(The Hill) — An effort to use the legal system to bar former President Donald Trump from returning to the White House — on the basis that he aided an insurrection on Jan. 6, 2021 — is picking up speed.

Proceedings began before the Minnesota Supreme Court on Thursday, while a separate but similar case has been running in Colorado since Monday. Other broadly comparable efforts are at earlier stages in other states.

The idea that the front-runner for the Republican nomination could be thrown off the ballot may seem outlandish on its face.

But it has begun to seem less so. For example, an effort by Team Trump to get the judge in Colorado to throw out the case has failed. 


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Here are the big things to know.

What’s the core of the case?

The idea of barring Trump from holding office is based on the 14th Amendment.

Section 3 of the amendment notes that no one can hold office if, having previously done so and taken an oath to uphold the Constitution, they “have engaged in insurrection or rebellion against the same, or given aid or comfort to the enemies thereof.”

To Trump critics, it’s an open-and-shut case, though it’s worth noting that those who hold this view are mostly, but not exclusively, liberal.

The former president, these voices contend, encouraged the Capitol insurrection by his words and actions. Those include repeated, false claims of election fraud as well as his speech at the Ellipse on Jan. 6, in which he contended that people had to “fight like hell” to overturn the election result or “you’re not going to have a country anymore.”

In scholarly circles, the argument got a big boost when a paper emerged in August from two members of the Federalist Society, a prominent conservative legal group.

William Baude of the University of Chicago Law School and Michael Stokes Paulsen of the University of St. Thomas Law School argued that the amendment, which dates back to the Civil War era, “remains an enforceable part of the Constitution.”

They added that the amendment “in particular … disqualifies former President Donald Trump, and potentially many others, because of their participation in the attempted overthrow of the 2020 presidential election.”

What do Trump’s defenders say?

Unsurprisingly, they reject this analysis completely.

In court, lawyers for Trump’s team have made multipronged arguments, including that his actions in and around Jan. 6 were protected by the First Amendment; that they did not, in any event, amount to supporting an insurrection; and that the courts should not be in the business of superseding the will of the voters.

Only one person appears to have been barred or ejected from office since Jan. 6 on the basis of the 14th Amendment — a county commissioner from New Mexico named Couy Griffin, who was booted by a state district court judge in September 2022.

Crucially, however, Griffin had been found guilty of entering a restricted area during the Jan. 6 riot. Trump has not been found guilty of any criminal offense pertaining to Jan. 6 — so far.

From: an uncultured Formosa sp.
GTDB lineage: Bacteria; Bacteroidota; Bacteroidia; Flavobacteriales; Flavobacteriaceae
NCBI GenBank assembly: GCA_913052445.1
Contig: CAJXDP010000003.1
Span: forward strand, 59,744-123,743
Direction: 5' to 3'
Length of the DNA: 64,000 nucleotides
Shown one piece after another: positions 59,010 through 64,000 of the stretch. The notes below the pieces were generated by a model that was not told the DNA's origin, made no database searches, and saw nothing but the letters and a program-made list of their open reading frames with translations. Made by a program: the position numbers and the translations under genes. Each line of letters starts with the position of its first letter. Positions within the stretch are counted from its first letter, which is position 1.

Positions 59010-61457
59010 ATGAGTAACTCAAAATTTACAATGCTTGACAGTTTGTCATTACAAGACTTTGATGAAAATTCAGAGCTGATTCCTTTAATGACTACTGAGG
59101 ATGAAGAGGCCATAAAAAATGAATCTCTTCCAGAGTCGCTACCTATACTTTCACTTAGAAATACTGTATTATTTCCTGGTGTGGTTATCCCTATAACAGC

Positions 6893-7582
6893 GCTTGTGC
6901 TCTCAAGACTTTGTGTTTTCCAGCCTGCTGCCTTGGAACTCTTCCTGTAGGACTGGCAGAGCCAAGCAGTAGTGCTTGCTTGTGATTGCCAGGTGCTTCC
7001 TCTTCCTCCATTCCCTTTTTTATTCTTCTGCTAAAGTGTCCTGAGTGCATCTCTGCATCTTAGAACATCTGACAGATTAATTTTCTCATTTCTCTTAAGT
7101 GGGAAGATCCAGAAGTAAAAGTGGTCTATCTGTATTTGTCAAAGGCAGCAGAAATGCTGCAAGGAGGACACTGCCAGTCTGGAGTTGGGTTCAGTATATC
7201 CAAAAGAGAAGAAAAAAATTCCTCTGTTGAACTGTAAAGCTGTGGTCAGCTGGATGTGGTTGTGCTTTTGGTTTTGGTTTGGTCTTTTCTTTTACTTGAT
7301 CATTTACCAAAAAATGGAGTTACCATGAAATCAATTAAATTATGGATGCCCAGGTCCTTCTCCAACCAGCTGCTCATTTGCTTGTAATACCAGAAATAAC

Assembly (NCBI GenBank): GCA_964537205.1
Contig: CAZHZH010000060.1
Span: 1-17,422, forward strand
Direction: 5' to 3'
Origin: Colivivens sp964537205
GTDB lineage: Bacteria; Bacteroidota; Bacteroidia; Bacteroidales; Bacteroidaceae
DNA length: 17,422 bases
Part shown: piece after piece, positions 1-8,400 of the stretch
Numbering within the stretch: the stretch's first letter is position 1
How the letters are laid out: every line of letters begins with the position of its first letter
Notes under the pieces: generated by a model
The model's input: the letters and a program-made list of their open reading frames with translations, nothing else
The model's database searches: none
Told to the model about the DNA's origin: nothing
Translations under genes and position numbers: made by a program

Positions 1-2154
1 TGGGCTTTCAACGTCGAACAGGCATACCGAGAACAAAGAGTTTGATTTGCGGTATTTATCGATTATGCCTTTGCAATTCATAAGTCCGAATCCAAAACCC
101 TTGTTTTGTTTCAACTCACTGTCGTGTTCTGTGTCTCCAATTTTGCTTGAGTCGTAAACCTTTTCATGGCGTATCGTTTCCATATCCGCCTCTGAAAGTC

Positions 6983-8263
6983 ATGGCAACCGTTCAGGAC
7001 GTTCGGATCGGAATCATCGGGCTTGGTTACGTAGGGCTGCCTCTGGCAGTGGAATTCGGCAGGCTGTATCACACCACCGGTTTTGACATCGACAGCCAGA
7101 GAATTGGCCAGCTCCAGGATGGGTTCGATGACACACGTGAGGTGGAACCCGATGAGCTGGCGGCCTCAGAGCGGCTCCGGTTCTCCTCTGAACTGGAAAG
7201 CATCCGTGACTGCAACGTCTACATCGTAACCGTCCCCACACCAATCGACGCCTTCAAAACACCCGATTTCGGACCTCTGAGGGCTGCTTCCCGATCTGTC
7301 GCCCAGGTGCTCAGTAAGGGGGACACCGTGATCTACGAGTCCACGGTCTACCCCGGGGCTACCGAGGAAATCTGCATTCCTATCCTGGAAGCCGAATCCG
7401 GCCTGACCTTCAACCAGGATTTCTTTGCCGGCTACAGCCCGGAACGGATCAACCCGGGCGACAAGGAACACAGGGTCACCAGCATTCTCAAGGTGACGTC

A judicial intervention on the topic would be massively controversial.

What would happen if the courts found against Trump?

Chaos, probably.

The most straightforward scenario is one in which Trump’s name is kept off the ballot in states where the courts hold he is ineligible to serve.

But there are two complications.

First, Team Trump would be sure to appeal, and legal scholars believe the case would go all the way to the Supreme Court. A conservative-leaning court, in which three justices were nominated by Trump, would then be deciding his fate. 

Second, such a finding by state courts could create a bizarre patchwork, assuming Trump becomes the GOP nominee. In a presidential election, the name of a major-party nominee would be on the ballot in some states but not in others.

Minnesota Chief Justice Natalie Hudson raised this specter Thursday, according to an ABC News report.

Hudson warned of a scenario of “potentially 50 different states who, depending on the nature of the statutes in those states, [are] deciding this question differently.”

Political observers have also noted that the two states where the cases have reached the courts are ones in which Trump was defeated in both 2016 and 2020. 

Hypothetically — but plausibly — he could be kept off the ballot there yet win the presidency through the results from other states.

Is there any other way Trump could be legally blocked?

Technically, yes — maybe.

The two Federalist Society experts contend that the relevant section of the 14th Amendment is “self-executing.”

In layperson’s terms, this argument holds that the bar can take effect regardless of Trump’s lack of criminal conviction and without the need for a judge’s ruling. 

Officials whose duties include the conduct of elections — the secretary of state, usually — could simply strike him from the ballot.

There are big misgivings about this theory. 

An article in The Atlantic that was supportive of the legal case for barring Trump nonetheless quoted a Stanford law professor, Michael McConnell, who worried that “we are talking about empowering partisan politicians such as state Secretaries of State to disqualify their political opponents from the ballot … If abused, this is profoundly anti-democratic.”

So far, state secretaries of state have shown no enthusiasm for the idea, presumably because it would put them at the center of a national constitutional maelstrom.

What does Trump have to say about it all?

The former president has been more focused on his four criminal cases.

But last month, he told conservative commentator Dan Bongino that the 14th Amendment-based cases were “nonsense.”

He also contended that his foes were bent upon “election interference” worthy of a “Banana Republic.”